Heraldry refers to the display, design, and study of armory and coat of arms. Vexillology is the study of the symbolism, history, and usage of flags. Armory is the popular branch of heraldry which deals with transmission and design of heraldic achievements commonly referred to as the coat of arms. The coats of arms include crest, helmet, and shield together with all the accompanying devices like mottoes, banners, badges, and supporters.
Technically, the phrase "coat of arms’’ encompasses the whole heraldic achievement together with the shield of arm. The shield is the only vital part of a coat of arms; in fact, no coat of arms exists without the shield. The study of flags was considered to be a branch of heraldry until 1957 when Whitney Smith coined the term "vexillology". A vexillographer is a person who designs flags while the art of developing a flag is known as vexillography. A vexillologist is a person who studies flag while a vexillophile is a general fan of flags.
The Origin Of Vexillology
Although the usage of flags dates back to the earliest civilization, the study of the use of flags is quite recent that the name for the study did not appear in prints until 1959. Whitney Smith, a U.S scholar, formalized vexillology in 1961 when he published "The Flag Bulletin". Before the term vexillology was coined, the study of flags was considered to be a branch of heraldry.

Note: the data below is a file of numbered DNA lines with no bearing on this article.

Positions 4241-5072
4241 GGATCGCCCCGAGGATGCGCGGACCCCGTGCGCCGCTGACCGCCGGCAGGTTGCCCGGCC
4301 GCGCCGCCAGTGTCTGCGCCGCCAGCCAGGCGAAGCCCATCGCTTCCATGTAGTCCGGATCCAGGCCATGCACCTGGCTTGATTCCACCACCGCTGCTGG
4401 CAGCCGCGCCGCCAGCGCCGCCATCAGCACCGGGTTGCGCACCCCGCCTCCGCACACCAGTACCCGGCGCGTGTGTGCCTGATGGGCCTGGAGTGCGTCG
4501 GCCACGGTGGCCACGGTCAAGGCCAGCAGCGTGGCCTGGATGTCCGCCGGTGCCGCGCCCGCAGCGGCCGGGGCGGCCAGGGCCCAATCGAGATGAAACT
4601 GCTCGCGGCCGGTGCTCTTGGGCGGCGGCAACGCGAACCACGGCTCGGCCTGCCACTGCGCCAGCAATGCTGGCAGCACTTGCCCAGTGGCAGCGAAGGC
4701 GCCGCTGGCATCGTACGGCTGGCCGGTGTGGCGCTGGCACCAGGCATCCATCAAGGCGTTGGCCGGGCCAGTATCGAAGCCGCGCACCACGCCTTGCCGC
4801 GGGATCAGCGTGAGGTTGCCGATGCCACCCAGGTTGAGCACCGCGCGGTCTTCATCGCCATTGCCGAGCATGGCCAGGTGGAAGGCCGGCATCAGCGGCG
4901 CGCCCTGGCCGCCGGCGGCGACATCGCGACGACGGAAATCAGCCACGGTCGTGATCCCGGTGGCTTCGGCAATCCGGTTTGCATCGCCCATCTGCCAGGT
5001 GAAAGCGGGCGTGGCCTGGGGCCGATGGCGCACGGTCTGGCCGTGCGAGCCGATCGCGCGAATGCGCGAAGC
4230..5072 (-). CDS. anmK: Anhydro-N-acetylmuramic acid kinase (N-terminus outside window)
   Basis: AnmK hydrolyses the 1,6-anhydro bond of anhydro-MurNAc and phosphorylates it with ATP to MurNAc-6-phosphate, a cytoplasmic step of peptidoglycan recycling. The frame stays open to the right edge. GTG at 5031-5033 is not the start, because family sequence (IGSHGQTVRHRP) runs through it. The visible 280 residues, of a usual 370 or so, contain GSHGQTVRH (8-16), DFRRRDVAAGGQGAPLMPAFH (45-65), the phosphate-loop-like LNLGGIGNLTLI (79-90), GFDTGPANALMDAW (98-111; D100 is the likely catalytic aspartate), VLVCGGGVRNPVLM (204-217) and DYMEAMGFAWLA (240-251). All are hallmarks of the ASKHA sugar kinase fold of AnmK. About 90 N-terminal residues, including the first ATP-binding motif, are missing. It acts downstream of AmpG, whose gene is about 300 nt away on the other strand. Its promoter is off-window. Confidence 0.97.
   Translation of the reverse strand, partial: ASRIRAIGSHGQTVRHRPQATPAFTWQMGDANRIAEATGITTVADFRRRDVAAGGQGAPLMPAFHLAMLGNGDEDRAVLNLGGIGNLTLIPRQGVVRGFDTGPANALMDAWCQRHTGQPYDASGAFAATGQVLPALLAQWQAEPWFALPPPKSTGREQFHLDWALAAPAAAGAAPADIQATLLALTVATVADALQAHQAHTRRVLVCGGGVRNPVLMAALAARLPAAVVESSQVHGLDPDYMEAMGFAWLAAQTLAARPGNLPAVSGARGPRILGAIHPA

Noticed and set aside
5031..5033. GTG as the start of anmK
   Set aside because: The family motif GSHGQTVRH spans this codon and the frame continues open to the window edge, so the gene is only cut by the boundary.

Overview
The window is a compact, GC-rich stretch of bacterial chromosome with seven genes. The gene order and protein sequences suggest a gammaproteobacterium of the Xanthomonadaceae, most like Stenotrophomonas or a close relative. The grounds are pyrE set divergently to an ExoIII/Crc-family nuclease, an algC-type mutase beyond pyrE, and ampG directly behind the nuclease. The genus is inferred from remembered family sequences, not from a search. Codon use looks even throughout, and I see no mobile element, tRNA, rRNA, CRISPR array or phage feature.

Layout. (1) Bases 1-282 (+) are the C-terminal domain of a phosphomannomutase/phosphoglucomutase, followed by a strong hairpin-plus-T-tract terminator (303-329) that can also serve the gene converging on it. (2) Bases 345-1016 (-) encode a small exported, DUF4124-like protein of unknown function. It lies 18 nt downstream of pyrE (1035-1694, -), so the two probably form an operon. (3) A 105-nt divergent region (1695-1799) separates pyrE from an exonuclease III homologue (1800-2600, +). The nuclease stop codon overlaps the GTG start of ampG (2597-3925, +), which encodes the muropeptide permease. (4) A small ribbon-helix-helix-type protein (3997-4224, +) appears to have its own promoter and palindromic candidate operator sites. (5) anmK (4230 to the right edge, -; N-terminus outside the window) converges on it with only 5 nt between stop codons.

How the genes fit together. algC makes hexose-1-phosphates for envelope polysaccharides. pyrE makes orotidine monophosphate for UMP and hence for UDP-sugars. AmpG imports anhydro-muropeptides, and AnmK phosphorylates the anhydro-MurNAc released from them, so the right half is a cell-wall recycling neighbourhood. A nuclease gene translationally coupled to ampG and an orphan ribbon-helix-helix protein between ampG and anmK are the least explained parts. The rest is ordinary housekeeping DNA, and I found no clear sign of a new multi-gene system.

The History Of Heraldry
Even though the usage of these devices to signify groups and individuals dates back to antiquity, the use and form of such devices varied widely, and the concept of hereditary designs with the distinguishing features of heraldry did not develop until the high Medieval era which began around 1000 AD and ended around 1250 AD. The usage of helmets, which had faceguards, made it hard to recognize the commanders in a field with armies gathered together, and this necessitated the need for the development of heraldry.
The spread of the armory all over Europe gave rise to a new role known as the "herald". A herald was a messenger who was employed by noblemen to learn and know the heraldic devices, pedigree, and rank of various lords and knights. The Herald was also required to learn all the protocols and rules governing the description and design of the coat of arms, and by the late thirteenth century numerous heralds were given the title "king of arms".
Previously the arms were worn by anyone without the need for a heraldic authority, but during the mid-fourteenth century, the principle of only one person bearing a specific arm was accepted. The disputes over the arms led to the creation of a heraldic authority to help regulate their usage. The increase in the number of conflicts arising from many people using the same coat of arm forced Henry V to issue a proclamation which barred all those who did bear the arms in the Agincourt battle from assuming the arms except by a grant from the crown or inheritance. Currently, organizations, towns, cities, and regions use heraldry to symbolize their achievements, aspirations, and heritage.
Your MLA Citation
Your APA Citation
Your Chicago Citation
Your Harvard CitationRemember to italicize the title of this article in your Harvard citation.